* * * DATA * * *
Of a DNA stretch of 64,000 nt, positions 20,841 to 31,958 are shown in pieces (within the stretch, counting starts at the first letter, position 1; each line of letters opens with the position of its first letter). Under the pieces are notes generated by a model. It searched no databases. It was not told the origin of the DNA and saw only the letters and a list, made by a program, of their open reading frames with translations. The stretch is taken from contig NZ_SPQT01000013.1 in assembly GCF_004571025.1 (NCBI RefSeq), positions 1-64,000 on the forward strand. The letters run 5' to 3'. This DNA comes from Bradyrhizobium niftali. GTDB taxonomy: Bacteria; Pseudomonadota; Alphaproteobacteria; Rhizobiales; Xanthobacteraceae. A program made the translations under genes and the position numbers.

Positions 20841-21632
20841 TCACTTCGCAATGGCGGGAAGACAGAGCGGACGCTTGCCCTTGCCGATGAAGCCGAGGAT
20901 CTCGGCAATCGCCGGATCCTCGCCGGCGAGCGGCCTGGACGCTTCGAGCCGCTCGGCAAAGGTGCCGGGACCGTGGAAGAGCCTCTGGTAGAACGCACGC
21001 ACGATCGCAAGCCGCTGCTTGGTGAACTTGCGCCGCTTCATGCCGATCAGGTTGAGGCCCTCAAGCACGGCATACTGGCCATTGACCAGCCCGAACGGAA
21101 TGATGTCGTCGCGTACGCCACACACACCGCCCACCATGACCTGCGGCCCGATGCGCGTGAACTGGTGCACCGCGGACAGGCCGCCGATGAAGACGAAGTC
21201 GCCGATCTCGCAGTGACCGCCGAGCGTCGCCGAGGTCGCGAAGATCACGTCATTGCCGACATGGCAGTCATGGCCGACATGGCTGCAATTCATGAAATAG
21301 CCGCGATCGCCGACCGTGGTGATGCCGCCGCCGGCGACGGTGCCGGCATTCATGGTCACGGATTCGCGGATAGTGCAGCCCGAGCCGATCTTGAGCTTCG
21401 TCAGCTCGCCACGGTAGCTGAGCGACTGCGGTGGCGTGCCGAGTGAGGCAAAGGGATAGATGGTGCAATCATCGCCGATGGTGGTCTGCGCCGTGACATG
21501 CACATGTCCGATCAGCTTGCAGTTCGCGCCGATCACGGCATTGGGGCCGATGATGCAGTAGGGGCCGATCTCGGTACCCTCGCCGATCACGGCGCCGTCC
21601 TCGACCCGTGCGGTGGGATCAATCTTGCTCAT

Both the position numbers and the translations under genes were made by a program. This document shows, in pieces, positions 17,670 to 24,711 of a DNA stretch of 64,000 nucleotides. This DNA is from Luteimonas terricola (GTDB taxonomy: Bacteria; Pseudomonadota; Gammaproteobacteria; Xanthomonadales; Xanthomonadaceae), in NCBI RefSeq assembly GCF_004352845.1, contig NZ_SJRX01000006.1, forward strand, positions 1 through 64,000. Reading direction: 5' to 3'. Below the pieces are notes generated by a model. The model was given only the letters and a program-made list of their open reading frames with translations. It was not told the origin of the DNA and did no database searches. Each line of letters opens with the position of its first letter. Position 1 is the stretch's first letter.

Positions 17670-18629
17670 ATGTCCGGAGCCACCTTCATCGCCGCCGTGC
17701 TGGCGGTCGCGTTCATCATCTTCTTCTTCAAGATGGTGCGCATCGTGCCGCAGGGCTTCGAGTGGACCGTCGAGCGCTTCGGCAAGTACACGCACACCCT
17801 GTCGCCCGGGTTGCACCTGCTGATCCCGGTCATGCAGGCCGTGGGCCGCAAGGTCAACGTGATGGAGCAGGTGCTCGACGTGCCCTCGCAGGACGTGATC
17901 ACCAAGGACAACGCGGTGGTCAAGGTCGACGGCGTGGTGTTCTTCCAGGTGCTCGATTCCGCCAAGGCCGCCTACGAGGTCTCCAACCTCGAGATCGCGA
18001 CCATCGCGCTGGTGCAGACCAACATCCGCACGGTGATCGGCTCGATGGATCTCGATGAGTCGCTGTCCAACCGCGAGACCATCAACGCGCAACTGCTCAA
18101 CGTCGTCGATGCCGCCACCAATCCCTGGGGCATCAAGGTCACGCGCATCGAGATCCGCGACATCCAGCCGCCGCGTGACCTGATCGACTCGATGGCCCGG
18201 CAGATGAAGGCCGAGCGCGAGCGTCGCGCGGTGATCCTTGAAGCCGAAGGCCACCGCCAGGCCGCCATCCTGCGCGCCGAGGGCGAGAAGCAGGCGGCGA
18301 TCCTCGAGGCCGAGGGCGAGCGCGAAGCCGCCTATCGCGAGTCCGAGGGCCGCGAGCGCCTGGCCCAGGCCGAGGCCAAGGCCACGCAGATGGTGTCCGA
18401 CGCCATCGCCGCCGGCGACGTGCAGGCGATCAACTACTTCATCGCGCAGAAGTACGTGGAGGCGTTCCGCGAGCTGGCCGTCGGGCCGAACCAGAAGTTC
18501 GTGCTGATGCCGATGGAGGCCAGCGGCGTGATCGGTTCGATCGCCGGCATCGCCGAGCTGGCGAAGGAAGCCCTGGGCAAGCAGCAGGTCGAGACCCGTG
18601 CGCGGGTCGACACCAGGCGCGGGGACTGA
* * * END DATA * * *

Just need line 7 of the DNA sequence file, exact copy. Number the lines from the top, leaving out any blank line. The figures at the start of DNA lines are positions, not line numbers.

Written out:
21201 GCCGATCTCGCAGTGACCGCCGAGCGTCGCCGAGGTCGCGAAGATCACGTCATTGCCGACATGGCAGTCATGGCCGACATGGCTGCAATTCATGAAATAG